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Wednesday, July 3, 2019

Bad Conditions at the Border

From the Office of Inspector General, Department of Homeland Security, Management Alert – DHS Needs to Address Dangerous Overcrowding and Prolonged Detention of Children and Adults in the Rio Grande Valley 
During our visits to five Border Patrol facilities and two ports of entry in the Rio Grande Valley,2 we reviewed compliance with CBP’s Transport, Escort, Detention and Search (TEDS) standards, which govern CBP’s interaction with detained individuals,3 and observed serious overcrowding and prolonged detention of unaccompanied alien children (UACs), families, and single adults that require immediate attention. Specifically, Border Patrol was holding about 8,000 detainees in custody at the time of our visit, with 3,400 held longer than the 72 hours generally permitted under the TEDS standards.Of those 3,400 detainees, Border Patrol held 1,500 for more than 10 days.
In addition to holding roughly 30 percent of minor detainees for longer than 72 hours, several Rio Grande Valley facilities struggled to meet other TEDS standards for UACs and families. For example, children at three of the five Border Patrol facilities we visited had no access to showers, despite the TEDS standards requiring that “reasonable efforts” be made to provide showers to children approaching 48 hours in detention. At these facilities, children had limited access to a change of clothes; Border Patrol had few spare clothes and no laundry facilities. While all facilities had infant formula, diapers, baby wipes, and juice and snacks for children, we observed that two facilities had not provided children access to hot meals — as is required by the TEDS standards — until the week we arrived. Instead, the children were fed sandwiches and snacks for their meals. Additionally, while Border Patrol tried to provide the least restrictive setting available for children (e.g., by leaving holding room doors open), the limited space for medical isolation resulted in some UACs and families being held in closed cells.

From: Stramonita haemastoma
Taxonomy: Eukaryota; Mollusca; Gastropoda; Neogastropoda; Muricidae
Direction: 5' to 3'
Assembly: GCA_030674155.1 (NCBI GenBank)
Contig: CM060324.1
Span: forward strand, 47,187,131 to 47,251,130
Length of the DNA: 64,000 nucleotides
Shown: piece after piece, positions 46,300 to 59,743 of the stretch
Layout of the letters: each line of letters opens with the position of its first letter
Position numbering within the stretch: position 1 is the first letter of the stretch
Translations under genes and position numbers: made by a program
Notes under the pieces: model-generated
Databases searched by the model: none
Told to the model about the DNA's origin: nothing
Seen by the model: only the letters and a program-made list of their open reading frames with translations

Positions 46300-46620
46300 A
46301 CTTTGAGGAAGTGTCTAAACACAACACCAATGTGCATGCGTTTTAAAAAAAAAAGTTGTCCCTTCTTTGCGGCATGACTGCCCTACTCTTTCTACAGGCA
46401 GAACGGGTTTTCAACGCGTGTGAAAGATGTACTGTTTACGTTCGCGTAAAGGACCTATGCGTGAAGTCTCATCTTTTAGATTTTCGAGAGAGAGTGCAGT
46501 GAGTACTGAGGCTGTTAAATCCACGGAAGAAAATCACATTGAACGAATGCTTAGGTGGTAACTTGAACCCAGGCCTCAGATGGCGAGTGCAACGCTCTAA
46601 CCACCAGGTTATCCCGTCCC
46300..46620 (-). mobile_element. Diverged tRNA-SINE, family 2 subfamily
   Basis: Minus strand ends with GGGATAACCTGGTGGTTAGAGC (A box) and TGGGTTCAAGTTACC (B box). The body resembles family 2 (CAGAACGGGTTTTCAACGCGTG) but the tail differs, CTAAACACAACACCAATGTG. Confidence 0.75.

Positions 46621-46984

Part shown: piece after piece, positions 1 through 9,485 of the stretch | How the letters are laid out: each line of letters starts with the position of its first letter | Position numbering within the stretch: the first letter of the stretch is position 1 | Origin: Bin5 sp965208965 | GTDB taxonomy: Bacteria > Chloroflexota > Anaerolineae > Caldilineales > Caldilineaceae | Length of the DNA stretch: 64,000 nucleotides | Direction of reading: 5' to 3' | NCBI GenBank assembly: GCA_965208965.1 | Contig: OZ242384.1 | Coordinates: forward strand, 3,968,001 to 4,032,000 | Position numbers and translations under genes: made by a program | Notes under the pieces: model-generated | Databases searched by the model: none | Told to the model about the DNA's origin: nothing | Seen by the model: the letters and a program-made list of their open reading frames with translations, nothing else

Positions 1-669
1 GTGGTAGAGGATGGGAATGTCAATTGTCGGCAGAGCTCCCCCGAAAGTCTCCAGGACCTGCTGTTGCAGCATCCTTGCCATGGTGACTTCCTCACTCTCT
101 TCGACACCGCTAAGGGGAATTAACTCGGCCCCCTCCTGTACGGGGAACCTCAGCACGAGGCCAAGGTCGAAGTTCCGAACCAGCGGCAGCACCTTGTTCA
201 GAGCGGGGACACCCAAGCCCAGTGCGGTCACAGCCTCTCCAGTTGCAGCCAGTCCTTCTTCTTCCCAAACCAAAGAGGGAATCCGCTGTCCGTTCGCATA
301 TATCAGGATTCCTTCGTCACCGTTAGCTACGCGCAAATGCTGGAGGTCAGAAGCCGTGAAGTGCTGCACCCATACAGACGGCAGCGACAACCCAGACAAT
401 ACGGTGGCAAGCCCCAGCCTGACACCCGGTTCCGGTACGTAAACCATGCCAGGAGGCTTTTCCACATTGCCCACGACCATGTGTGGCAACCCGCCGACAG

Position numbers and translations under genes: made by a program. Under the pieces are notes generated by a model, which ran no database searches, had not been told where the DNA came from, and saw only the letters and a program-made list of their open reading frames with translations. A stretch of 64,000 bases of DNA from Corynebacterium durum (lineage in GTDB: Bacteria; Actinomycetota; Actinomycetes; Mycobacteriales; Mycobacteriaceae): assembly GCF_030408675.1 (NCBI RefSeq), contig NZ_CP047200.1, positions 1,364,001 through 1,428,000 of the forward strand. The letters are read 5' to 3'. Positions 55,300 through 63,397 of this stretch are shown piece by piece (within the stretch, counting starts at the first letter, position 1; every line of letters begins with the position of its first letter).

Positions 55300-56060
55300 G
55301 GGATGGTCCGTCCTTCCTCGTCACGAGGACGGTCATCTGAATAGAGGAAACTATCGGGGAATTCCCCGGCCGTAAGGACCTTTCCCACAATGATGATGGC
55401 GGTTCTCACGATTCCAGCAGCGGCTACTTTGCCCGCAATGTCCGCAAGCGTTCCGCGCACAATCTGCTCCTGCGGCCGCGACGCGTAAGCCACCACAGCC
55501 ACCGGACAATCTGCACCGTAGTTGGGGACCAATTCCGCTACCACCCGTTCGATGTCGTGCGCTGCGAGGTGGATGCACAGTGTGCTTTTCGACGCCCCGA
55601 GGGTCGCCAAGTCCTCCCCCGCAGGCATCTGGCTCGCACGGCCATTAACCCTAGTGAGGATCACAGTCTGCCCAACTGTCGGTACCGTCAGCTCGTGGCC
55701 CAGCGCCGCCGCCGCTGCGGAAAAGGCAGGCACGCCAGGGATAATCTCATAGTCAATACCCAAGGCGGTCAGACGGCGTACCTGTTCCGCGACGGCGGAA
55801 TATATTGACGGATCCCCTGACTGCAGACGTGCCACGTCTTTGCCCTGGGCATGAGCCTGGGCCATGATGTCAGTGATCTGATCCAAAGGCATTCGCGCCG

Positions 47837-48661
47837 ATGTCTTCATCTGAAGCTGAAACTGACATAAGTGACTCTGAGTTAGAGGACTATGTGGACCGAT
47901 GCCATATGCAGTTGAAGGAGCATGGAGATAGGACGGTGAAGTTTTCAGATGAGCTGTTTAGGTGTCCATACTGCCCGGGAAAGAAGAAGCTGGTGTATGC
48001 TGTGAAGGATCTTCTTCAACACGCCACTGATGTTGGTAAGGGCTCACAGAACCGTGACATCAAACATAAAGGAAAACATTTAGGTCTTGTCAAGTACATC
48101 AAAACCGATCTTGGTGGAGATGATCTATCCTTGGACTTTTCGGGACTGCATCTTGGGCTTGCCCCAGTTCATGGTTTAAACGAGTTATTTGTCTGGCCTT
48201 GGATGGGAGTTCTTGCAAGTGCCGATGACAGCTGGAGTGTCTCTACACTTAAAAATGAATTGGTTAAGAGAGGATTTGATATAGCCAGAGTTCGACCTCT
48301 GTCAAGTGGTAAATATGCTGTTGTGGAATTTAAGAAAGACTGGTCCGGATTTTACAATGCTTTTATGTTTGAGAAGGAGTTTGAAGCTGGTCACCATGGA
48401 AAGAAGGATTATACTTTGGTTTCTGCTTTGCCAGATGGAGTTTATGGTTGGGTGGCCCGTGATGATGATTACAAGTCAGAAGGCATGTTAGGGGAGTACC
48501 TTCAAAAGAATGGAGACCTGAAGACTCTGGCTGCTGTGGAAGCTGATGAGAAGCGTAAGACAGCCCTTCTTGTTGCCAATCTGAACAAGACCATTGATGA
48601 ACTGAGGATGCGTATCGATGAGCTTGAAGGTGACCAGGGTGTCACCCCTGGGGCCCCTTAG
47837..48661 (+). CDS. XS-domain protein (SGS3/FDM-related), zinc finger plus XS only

In the Border Patrol facilities we visited, we also observed serious overcrowding and prolonged detention among adult detainees. TEDS provides that “under no circumstances should the maximum [cell] occupancy rate, as set by the fire marshal, be exceeded.” However, at one facility, some single adults were held in standing room only conditions for a week and at another, some single adults were held more than a month in overcrowded cells